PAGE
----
05 November 2014

Self-Worth: An Ongoing Struggle

Until the age of 25, the time that I finally realized that being gay was a fundamental part of my identity, I had been programed to view myself in very destructive terms. I don't remember exactly when it was that I first felt fear about the possibility that I was gay- only that it was before I really even knew the terminology to describe what I felt. Really, I think I just understood that what I felt was taboo and could never be revealed to anyone. That fear turned into resentment. I resented myself.

Due in large part to that self-resentment, I grew hungry for the validation of others- as if to prove to myself that I was good and worthy by appealing to those around me. I did well in school and got along with teachers because I learned that it would result in praise and compliments positive feedback about my worth. I was a "good student" a "bright kid." In the Church I learned that if I followed the rules and listened to my leaders, I would get similar feedback. Parents admired me for not causing trouble, for having a "strong testimony." I craved validation from any source I could find.

The sad thing is, that while people around me expressed all those positive things, I could never internalize them. Deep down I thought that if they really knew who I was, if they knew my secret, they would never say those things. I wrote off every expression of admiration and every compliment paid to me. I taught my brain to immediately dismiss any affirming language directed at me and became very uncomfortable when people complimented me for any reason. In my mind, I believed that I was unworthy... that I was a fraud. If people really knew me, they would be disgusted.

I wish I could say that I've been able to undo this pattern of thought. But after four years of learning to embrace myself and live authentically, I still struggle to view myself as valuable. This permeates most aspects of my life. The shame and guilt I unnecessarily hauled around for most of my life continues to have far reaching effects. I struggle with learning how to overcome this toxic pattern of thought that I adopted in my youth. One can't simply undo 25 years of negative rhetoric with the snap of the fingers.

Validation simply cannot come from the outside. It will never come from the praise and admiration of others. It hasn't worked yet, and it never will. Somehow, I must learn to find it within me. I need to believe in myself and value the person that I am and allow myself to be the priority in my own life. How do we reconstruct a view of ourselves that isn't full of negativity and self-doubt? How do we re-program our brains to view ourselves as good after so many years believing we are evil? I don't know that there is an easy answer... and I feel as if I am wandering in the dark knowing I am bound to make mistakes as I struggle to find the answer. I just hope I can get up and brush myself off if/when I do stumble.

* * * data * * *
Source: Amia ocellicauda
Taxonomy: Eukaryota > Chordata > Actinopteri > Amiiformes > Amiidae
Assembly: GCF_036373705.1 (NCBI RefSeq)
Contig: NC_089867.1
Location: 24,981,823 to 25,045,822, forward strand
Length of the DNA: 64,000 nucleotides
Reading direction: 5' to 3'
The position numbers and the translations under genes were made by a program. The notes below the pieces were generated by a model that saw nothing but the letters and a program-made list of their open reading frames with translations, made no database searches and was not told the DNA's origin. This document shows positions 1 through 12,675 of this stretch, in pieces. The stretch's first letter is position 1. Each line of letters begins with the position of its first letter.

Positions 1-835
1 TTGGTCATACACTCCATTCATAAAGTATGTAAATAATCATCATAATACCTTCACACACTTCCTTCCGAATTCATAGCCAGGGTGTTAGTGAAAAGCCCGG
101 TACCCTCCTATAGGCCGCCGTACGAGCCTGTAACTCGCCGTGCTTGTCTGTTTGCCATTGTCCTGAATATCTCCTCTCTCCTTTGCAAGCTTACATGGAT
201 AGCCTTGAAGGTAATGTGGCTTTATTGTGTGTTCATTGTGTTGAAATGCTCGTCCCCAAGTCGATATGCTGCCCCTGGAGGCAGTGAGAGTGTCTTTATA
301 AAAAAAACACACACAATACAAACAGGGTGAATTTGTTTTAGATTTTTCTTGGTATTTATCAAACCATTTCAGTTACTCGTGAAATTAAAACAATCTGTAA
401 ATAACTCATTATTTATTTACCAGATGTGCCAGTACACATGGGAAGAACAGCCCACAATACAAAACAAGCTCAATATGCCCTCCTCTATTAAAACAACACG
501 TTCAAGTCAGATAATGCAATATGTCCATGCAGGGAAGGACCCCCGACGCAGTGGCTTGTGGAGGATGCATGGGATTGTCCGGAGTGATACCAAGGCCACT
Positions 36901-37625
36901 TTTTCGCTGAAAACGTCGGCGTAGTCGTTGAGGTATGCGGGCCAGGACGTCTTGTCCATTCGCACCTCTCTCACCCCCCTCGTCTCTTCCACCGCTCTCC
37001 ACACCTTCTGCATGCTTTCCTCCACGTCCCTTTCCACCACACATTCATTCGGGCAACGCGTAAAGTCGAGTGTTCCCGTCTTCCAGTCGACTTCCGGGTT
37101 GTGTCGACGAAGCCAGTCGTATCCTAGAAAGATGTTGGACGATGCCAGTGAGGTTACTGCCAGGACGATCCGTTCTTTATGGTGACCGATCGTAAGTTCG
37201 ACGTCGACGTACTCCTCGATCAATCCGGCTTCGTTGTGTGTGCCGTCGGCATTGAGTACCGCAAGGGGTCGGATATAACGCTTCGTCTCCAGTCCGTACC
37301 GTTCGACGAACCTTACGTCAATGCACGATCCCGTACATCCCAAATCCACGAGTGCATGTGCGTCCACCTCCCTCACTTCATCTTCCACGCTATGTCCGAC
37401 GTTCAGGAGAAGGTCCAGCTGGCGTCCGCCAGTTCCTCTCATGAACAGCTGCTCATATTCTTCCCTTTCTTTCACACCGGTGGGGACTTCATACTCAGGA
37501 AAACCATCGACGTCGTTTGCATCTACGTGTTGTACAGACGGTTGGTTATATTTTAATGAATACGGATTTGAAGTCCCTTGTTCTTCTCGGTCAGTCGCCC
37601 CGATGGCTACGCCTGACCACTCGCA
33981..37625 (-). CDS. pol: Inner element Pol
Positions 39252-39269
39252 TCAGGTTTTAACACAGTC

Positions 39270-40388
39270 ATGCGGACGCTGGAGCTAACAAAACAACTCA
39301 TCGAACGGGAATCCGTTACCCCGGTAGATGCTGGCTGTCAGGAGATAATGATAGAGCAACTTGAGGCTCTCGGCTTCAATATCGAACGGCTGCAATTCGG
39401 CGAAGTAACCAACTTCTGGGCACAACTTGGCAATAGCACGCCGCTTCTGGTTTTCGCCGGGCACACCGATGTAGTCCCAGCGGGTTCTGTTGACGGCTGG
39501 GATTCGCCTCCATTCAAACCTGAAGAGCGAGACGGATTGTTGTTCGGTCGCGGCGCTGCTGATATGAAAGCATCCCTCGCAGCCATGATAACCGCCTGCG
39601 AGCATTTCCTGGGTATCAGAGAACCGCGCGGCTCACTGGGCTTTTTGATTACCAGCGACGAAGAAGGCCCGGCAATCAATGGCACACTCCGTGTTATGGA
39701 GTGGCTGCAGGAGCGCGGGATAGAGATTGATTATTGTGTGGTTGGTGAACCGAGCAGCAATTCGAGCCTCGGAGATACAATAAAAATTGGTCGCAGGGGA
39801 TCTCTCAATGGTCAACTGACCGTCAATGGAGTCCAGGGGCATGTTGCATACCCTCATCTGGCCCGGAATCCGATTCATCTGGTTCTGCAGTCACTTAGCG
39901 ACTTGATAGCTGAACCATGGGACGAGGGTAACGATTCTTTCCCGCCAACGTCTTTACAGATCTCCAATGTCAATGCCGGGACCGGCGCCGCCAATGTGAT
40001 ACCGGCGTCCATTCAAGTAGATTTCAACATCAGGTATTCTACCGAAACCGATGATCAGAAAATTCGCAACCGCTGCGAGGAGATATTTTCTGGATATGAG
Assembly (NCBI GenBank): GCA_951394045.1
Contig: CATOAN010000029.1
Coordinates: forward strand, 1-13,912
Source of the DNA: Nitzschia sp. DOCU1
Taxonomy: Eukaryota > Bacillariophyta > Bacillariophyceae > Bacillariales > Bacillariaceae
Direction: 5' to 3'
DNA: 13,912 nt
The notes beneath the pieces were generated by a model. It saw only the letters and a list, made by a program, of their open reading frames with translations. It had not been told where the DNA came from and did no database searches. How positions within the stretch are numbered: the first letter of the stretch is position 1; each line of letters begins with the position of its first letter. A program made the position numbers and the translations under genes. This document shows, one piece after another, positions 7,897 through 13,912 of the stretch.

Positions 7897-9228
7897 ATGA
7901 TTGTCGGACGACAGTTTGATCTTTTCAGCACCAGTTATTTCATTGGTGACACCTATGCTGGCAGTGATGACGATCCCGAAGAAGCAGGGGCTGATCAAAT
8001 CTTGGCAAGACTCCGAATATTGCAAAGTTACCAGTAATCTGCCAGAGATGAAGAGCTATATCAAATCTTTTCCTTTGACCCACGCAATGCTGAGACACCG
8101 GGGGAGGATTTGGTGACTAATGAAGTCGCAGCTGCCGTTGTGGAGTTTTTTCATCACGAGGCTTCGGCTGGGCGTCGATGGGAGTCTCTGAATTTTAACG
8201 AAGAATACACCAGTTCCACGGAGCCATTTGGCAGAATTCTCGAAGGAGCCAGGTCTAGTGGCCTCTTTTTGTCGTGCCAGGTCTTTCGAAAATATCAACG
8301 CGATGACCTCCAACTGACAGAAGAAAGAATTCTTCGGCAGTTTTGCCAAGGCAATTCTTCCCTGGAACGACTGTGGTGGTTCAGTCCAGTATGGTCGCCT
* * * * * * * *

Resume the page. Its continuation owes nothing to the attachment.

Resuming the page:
Sridhar Chandrasekaran said...

You have such an interesting blog. Thanks for sharing, I enjoyed reading your posts. All the best for your future blogging journey.

Andrew said...

I hear you saying there is the daily sometimes a overbearing cloud of your experience of the Mormon religion, voices of dissent from people at BYU or in your previous ward.

The Amish community finds most all modern technology taboo, and bad. Up until now they have never even used cell phones. Their religious experience is that demanding for rules to protect the community. Recently, leaders have started to experiment with one of the first models of a cell phone, clamshells which nokia first launched in 1996. Cell phones are bad and taboo, but suddenly they are being tried out. They are ever so slowly flirting with the reality aside from their years of religious experiences, that maybe God intends good things to be used as the gifts that they truly are.

Several aspects of The Christian Church and most certainly the majority of Mormon wards, are like the Amish. They have rules that slam out some of God's greatest gifts. Slowly, over time, as we magnify the history of the whole church, we see that those gifts eventually are fully embraced. The years of experience before those periods of time have shadows of a lesser more ridiculed life.

Christ who grew up in a most religious world, started to see that certain teachings from the pharisees and elders were not from God. A rebelling rabbi started teaching differently, challenging the religious way. Jesus was becoming himself. He felt different than what he had been taught for twenty years. By opening his mouth, he changed what it meant to follow "Commandments", (the greatest of which is love) so much so that he was killed for it. (Luke 4:15, Matt 15:14, Matt 23:13) "Woe to you, scribes and Pharisees, hypocrites! For you are like whitewashed tombs which indeed appear beautiful outwardly, but inside are full of dead men's bones and all uncleanness. Even so you also outwardly appear righteous to men, but inside you are full of hypocrisy and lawlessness."

Loving a man, desiring a man, performing the song of Solomon on a man, journeying your life with a man, is an amazing and incredible experience, one that was given to you by God. Go out in faith and live it out with joy. After all, the Amish are getting cellphones, there is nothing disgusting about it.

"Before I formed you in the womb I knew you,
before you were born I set you apart." (JER 1:5)

"My frame was not hidden from you when I was made in the secret place, when I was woven together in the depths of the earth. Your eyes saw my unformed body;
all the days ordained for me were written in your book before one of them came to be."Psalm 139:15-16

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